I made a little pine needle collar for that jelly jar, but after trying to photograph it I decided not to put it on Etsy. I don't know what it's for? Any ideas?

Then there's this little tea cup. It's cute, but I don't think it's feasible for me to ship it. If anybody wants to pay for shipping I'll happily pack it up for you. But it weighs too much for the value.

The same is true of this coffee cup. Plus there's a defect in the bottom of it. If it was perfect I might put it on Etsy, but like this, nah. If anybody wants it though, let me know. You can have it free if you pay for shipping!

I'm using the green cup, yellow plate, and pyrex dish in my lab for various tasks. I like lots of little empty dishes when I'm working on jewelry and sewing.

I used that dish rack in March when all of a sudden my niece had to get married at my place. My new nephew washed all the champagne and water glasses and put them in that dish rack to drip so I could pick them up and dry them.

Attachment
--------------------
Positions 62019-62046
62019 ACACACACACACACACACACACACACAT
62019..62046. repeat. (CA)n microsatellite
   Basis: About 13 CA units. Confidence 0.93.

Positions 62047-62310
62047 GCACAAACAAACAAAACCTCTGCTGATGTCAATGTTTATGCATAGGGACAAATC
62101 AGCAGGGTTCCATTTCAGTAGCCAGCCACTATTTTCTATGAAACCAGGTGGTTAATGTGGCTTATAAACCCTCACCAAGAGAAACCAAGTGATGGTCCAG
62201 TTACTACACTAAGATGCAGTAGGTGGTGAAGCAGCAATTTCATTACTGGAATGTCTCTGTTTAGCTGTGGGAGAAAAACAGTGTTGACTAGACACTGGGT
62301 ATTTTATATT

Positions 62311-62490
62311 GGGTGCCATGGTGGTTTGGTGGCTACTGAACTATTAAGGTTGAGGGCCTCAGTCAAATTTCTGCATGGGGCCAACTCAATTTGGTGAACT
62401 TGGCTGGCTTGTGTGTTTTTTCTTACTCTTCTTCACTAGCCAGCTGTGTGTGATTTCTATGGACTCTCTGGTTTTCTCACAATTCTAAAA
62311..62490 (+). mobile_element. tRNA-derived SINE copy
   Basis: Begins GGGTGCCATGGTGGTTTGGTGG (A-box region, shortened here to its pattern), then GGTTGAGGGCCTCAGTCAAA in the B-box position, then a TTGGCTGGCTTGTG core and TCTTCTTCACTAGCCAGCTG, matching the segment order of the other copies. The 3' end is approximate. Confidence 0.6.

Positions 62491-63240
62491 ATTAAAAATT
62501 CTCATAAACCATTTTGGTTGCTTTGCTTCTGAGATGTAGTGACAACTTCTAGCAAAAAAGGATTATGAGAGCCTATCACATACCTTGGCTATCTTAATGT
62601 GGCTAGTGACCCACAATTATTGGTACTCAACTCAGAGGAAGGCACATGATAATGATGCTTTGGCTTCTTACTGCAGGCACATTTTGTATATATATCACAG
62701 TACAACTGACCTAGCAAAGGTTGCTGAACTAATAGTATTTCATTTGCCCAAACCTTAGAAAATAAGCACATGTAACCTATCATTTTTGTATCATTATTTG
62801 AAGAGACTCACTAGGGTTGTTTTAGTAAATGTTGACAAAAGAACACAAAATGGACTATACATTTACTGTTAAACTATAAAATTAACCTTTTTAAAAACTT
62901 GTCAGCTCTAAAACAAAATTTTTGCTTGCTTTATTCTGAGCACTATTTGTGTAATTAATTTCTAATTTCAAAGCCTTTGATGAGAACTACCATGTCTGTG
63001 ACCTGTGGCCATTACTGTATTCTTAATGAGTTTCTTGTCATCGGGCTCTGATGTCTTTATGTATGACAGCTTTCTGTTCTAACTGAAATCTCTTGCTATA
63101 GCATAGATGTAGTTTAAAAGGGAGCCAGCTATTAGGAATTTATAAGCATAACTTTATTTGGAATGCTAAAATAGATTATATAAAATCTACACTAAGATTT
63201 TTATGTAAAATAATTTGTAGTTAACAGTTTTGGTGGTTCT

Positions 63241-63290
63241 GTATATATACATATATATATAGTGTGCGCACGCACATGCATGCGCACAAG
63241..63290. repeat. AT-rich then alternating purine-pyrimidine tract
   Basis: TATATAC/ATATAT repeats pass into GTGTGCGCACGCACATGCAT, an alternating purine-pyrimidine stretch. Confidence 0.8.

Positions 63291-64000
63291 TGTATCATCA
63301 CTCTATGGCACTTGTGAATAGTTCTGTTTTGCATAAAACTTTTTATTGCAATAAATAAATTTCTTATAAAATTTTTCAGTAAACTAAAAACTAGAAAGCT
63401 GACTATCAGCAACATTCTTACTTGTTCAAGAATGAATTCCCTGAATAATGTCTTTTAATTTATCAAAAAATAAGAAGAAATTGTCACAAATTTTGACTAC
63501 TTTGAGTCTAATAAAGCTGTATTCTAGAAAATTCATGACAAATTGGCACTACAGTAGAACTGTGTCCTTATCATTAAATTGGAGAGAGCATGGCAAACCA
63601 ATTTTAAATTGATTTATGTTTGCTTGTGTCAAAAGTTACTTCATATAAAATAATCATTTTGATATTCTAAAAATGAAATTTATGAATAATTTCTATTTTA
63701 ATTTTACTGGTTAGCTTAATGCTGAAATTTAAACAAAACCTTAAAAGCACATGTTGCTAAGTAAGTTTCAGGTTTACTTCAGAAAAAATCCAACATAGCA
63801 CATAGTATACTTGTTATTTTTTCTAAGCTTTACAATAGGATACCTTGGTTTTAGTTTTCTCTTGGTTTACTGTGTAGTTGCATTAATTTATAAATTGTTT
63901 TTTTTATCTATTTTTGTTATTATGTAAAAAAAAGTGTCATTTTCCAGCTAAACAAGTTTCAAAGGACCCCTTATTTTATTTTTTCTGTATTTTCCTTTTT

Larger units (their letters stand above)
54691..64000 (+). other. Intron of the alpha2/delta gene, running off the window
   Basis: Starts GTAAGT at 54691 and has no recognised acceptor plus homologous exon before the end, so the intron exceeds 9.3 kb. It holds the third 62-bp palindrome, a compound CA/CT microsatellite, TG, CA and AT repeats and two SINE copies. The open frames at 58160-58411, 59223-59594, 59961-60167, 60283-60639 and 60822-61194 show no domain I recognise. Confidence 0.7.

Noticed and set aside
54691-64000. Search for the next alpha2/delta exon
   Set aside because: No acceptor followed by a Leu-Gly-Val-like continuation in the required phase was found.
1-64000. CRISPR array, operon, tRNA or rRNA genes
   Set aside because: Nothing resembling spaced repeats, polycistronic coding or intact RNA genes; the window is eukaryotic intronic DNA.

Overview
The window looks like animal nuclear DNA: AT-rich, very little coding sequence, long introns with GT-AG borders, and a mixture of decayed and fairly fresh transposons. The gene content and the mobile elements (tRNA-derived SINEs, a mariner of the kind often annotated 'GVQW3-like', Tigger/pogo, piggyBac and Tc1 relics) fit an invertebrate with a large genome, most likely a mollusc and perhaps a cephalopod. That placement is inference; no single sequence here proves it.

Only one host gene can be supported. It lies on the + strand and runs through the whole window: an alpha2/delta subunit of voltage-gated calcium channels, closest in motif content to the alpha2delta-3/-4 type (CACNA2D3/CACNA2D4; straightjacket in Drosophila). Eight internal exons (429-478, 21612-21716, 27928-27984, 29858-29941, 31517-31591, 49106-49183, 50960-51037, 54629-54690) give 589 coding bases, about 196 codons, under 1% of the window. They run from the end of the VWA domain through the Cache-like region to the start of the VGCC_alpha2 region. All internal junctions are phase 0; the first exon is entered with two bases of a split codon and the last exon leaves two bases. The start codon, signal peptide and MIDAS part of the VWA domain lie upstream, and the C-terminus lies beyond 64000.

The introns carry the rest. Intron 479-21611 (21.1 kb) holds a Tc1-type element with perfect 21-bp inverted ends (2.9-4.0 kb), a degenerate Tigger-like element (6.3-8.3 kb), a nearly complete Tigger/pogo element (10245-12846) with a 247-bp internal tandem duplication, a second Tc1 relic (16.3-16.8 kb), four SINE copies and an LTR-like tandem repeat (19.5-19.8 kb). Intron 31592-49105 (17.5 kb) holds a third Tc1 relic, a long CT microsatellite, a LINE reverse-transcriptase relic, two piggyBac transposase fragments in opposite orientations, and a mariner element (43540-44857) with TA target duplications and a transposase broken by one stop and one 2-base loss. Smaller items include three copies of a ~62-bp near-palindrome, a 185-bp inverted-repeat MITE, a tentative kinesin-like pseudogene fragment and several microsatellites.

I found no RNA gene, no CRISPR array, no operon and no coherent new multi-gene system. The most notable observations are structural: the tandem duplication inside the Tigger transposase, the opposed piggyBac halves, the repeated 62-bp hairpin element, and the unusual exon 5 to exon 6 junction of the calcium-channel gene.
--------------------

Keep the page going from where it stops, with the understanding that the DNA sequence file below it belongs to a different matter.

I'm going to take a day off tomorrow to sew and then I'm going right back to editing! I'm really excited to edit Episode 6. I have decided I must do all the episodes in order so the progression of my editing skills is smooth.

Thanks for your interest in restoring old junk! 

Go buck yourself.

*** update ***
In this video I speculated that Ally Mo has the original sheet vinyl floor. I was wrong about that. I looked underneath by the front door and I can tell a strip of plywood by the wall has been replaced. They'd have to take up the flooring to do that. This is not the original pattern. I have looked and looked online but I can't find any pictures of what the original floors looked like.